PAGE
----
train. We pass beneath its shadow on Kensington Avenue. A pothole rustles the scrap in the cargo bed. Back in the sun, heading for Broad Street, Little reconsiders. Tax refund season is coming. Refunds bring cars into the shops, and bumpers, rotors and catalytic converters will appear on the asphalt. What’s more, he has his eye on the presidential election. “Once Donald Trump gets in there,” Little says, “he’s gonna start a war, and scrap metal will go way up.” The slowdown in China has had a major impact on Little’s life. But at the core of the price drop lies a dirtier, more intractable problem: mines.
The mines In the years of the boom, mining companies made huge capital investments, opening mines to meet the demand. Mining, however, is a slow industry. “The time between the idea of increasing capacity and actually getting going is a few years,” Reck says. “Some of these mines are just coming online now. Essentially, our capacity is tailored to demand by China five to 10 years ago.” In a scramble to recoup the investment, mining companies have flooded the market with “virgin” metal, driving prices to historic lows. Outliers aside, cheap, virgin metal will continue to shape the market, in part because many of the new mines opened in countries where labor and regulatory costs are low. Think Guinea, South Africa, Ukraine, India and China itself. Furthermore, just as a mine is hard to open, it’s tough to close. “Once you’ve started your new mine,” Reck says, “then you need to run it for one to three decades to get your money back.” That virgin metal may be cheap in dollars, but it’s costly in CO2 and pollution. In some places, mine workers bear an even greater cost in injury and loss of freedom. In every metal studied, recycling presents a huge savings in energy, so says a massive 2013 report released by the United Nations Environment Programme. The UNEP report details the obvious; collecting and melting down metal waste is leagues more efficient than opening the earth and processing rocky ore. With an open pit mine, huge machinery and energy-dense explosives cut and blast
the earth’s surface for trucks to haul away. Underground shaft mines, which appear surgical in comparison, require even greater energy. Consider drilling, blasting and clearing a mile-long corridor beneath the earth to convey tons of ore back to the light of day. Whether by pit or shaft, once the rocky chunks of ore are out, they’re trucked to a grinder that can beat boulders into a grain of “liberation size” particles. To liberate pure metal from the grain, mines apply either heat or chemicals. To melt the metal from the ore requires huge amounts of fossil fuels. To “leach” the metal out, mines may douse the ore in cyanide or sulfuric acid. Whether heated or leached, ore results in leftovers, an often toxic mix called “tailings.” But that’s not all. There remains the cost of damage to the landscape, the destruction of ecosystems, and the occasionally radioactive and often poisonous metal dust that may have churned into the local soil and contaminated the water. Mining is an ordeal. Then there’s the human toll. The abuse of mine workers across the world is a long-standing target of the U.N. International Labour Organization. The ILO has detailed the lives of the more than one million children across the world who spend long hours crawling into pits and tunnels to dig and blast, to hammer in the dark, to set explosives. They handle sulfur, cyanide and mercury as they mine for tin in Indonesia, copper in Mongolia, zinc in Zambia or tungsten in the Democratic Republic of the Congo, where mining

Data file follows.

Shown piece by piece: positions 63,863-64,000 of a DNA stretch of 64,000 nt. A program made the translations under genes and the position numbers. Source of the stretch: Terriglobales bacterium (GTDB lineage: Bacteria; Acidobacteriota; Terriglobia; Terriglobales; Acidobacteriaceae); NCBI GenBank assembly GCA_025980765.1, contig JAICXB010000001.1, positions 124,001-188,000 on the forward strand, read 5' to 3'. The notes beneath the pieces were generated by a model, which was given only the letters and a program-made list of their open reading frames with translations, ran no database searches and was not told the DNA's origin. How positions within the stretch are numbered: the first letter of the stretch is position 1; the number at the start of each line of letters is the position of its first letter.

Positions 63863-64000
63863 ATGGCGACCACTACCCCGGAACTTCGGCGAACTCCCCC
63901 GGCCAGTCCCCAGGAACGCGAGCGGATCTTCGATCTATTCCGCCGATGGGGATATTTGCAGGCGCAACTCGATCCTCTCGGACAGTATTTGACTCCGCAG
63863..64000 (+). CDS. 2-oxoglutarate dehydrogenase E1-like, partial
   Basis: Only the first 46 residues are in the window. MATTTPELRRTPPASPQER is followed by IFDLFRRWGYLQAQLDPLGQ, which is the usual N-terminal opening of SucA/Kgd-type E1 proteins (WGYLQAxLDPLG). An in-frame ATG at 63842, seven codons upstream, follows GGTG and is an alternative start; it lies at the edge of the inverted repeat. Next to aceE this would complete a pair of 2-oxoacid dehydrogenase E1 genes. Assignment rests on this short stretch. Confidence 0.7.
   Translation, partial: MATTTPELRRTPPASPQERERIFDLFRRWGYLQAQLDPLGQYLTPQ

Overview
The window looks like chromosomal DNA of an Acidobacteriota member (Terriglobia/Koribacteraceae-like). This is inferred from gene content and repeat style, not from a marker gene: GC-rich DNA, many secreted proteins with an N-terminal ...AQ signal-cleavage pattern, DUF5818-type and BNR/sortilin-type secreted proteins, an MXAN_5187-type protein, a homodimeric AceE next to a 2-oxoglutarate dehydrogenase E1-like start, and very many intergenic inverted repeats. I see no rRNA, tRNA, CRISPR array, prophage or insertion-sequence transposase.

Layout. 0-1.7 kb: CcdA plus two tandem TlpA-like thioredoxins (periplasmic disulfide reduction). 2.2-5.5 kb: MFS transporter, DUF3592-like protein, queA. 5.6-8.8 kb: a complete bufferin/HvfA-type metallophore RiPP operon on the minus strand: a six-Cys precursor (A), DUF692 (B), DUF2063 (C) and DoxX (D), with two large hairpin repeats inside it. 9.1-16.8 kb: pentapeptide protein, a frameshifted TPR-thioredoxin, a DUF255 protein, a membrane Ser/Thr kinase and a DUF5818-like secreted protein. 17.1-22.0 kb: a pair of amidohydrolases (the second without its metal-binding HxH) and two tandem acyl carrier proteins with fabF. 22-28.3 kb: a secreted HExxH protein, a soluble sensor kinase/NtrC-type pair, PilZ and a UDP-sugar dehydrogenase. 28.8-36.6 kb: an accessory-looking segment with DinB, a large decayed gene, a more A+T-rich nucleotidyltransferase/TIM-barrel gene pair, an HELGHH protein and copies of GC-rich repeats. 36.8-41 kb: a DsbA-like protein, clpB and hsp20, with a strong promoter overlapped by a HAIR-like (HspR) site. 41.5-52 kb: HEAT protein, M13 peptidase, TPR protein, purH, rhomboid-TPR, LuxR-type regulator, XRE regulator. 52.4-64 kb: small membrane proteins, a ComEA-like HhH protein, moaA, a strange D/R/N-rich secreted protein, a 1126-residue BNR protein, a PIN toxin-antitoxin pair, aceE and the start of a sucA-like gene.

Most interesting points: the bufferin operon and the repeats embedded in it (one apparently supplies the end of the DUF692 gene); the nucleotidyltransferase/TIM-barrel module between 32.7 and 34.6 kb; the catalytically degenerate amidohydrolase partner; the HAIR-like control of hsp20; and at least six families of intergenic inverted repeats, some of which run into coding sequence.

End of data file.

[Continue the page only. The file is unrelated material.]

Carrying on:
profits fuel the warring factions of a civil war. Some of these workers are born into slavery, others are forced into these inhuman conditions later in life. Still others are conned into working and will never be able to leave. From the mouth of the mine, the injustice spreads as young women and girls are pressed into a sex trade that flourishes in and around the camps. To be sure, global recycling has witnessed abuses. Electronics recycling in India and other countries often poisons workers, many of whom are children, but unlike the ore that’s found in remote areas, away from the presence of law, schools and social services, the source of this scrap lies in our homes, stores and offices. These materials can be recycled here, and American workers who transform it back into a raw material have a far better shot at fairness and safety. For all of its benefits, though, scrapping is not carbon neutral. Waste metal moves by way of trucks. Yards run excavators and cranes for sorting. Consumer goods such as refrigerators get broken down with power tools. The stripped remains run through shredders, chambers of grinding shafts, blades and hammers that spit out tatters of metal. Electrical currents sort out the shreds. From there, the material is smelted; some items require more work before being smelted, others, such as I-beams, go directly in. As complex as the task may be, it hardly compares to a mine. UNEP’s report found that recycled aluminum presents a 90 to 97 percent energy savings over its mined
“Some of these mines are just coming online now... our capacity is tailored to demand by China five to 10 years ago.” — Barbara Reck, metals research scientist, Yale University
M A RCH 2016
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